A B R E A T H O F F R E S H A I R
Pushing my kayak from the shores of Loch Lomond [the largest inland body of water in the UK], I paddled across to reach the Corbett on the other side. Accessing by the water I cut a long walk in with a gentle and relaxing morning kayak. The autumn colours were now capped in white on the slopes above. The snow had arrived.
Tweeting a meeting point at the Lix Toll garage I was already expecting at least one person to join me for the summits of Creac Mac Ranaich and Meall an t-seallaidh. Earlier in the week I had been contacted by Ewan who runs the superb blog WildAboutScotland which I have long been following. As we met in the carpark two others joined, Bruce and Anne who run another blog MunroArt and then a fourth Ruaridh who was a first year Outdoor Ed student at Stirling.
As a party of five we wandered into the cloud from Lochearnhead with hopes of rising above it on the summits.
There are few days that I would describe as ‘perfect’ but this was one of them. Before long we were above the mist and following someone else’s trace through deep snow in the crisp frosty air. We had climbed above a sea of silvery cloud to perch on an island in the sky.
There was no rush, the sun brought heat to the air whilst soft powder fluffed around our every step. It was beautifully still and calm on the summits as if the whole world had paused. By mid-day I must have taken almost as many photos as I had steps.
Ruaridh who was wonderfully colour co-ordinated in his all green overalls ran eagerly ahead giving fresh footsteps to follow with ease. Bruce and Anne filmed videos and Ewan took photographs at my side- it was a real pleasure to hike in each others company, especially on such a fine day.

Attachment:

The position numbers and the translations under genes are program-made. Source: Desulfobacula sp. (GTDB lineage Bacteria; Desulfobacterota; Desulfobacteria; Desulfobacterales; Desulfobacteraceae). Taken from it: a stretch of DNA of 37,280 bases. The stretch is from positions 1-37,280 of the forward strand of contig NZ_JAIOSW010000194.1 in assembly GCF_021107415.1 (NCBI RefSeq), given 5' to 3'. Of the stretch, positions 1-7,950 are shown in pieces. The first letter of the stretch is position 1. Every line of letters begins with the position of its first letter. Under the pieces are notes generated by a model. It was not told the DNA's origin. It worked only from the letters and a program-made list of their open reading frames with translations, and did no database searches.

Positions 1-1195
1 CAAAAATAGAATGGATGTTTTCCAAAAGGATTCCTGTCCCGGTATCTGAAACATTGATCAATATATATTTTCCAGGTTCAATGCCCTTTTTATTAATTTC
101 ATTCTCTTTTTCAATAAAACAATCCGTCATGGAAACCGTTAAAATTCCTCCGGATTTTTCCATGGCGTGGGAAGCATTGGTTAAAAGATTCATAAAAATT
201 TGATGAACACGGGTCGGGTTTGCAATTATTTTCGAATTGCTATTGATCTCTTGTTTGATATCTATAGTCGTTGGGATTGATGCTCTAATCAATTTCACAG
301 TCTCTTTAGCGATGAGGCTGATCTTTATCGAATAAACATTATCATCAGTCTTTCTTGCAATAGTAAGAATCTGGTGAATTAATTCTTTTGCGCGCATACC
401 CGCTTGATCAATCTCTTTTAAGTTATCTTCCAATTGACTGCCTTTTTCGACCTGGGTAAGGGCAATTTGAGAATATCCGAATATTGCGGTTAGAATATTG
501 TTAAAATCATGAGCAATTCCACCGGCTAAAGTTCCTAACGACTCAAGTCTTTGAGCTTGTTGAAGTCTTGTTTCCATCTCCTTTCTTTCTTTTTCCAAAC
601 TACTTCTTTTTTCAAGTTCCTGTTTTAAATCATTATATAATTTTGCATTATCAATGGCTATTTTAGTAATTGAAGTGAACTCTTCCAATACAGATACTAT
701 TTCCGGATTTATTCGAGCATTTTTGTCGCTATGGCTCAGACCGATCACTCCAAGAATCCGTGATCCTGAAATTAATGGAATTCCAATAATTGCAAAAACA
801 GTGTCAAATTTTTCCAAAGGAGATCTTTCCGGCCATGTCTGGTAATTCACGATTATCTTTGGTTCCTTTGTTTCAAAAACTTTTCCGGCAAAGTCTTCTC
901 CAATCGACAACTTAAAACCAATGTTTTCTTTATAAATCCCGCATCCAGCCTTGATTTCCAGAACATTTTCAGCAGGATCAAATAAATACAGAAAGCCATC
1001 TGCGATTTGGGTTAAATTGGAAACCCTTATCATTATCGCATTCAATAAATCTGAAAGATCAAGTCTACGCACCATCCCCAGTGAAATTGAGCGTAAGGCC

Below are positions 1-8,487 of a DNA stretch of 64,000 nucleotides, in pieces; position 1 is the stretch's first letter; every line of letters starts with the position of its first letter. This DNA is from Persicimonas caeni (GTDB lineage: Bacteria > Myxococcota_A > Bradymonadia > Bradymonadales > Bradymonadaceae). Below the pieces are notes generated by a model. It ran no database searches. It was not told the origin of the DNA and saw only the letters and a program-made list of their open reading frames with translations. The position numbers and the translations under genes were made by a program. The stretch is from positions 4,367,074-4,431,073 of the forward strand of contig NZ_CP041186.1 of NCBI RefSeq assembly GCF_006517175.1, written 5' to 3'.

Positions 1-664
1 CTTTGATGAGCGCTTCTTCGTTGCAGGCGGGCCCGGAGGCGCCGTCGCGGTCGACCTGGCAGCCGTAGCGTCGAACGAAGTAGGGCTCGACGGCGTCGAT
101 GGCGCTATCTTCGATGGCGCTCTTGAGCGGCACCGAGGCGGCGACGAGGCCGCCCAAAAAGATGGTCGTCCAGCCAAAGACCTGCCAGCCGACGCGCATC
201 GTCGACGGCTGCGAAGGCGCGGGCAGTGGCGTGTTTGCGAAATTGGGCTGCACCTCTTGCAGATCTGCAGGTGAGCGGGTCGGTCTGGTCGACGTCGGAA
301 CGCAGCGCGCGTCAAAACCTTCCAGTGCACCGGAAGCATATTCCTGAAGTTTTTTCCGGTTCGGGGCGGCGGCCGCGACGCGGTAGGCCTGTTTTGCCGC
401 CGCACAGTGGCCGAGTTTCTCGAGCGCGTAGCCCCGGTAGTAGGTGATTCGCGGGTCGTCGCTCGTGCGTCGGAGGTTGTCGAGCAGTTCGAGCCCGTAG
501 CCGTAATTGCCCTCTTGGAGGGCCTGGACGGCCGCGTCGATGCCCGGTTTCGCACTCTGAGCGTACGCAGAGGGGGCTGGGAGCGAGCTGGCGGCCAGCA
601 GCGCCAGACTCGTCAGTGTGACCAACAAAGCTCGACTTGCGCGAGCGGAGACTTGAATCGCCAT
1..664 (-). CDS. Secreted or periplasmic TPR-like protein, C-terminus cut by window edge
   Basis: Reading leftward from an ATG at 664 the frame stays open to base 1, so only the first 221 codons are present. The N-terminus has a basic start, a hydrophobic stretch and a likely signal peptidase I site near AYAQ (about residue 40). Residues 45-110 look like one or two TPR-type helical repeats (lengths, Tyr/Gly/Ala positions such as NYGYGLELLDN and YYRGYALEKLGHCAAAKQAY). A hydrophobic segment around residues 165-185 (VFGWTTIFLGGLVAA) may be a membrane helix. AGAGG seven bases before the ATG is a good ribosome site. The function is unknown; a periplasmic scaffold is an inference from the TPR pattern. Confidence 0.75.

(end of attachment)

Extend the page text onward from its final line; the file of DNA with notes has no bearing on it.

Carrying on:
By the time we had reached our second summit the sun had dropped lower in the sky. Now the clouds held a warm golden hue and the mountains cast long shadows across the glittering snow. We would reach the top just before sunset and lingered to enjoy it.
Descending with the final rays we dropped into shadow. Wading through the soft drifts we returned to an icy trail and wandered back down, we reached the cars without needing the head torches….just.
Check out Bruce’s incredible video.
And read more about it on Ewan’s fantastic blog: HERE.
Overnight on the shores of Loch Tay the mist sank and froze to everything it touched. I emerged from a van so cold that my milk had frozen solid in the carton to find a world covered in hoar frost.
Snowshoes on I set out alone to discover the next few wintery walks. This week was hard to decide which was truly the Coldest Corbett.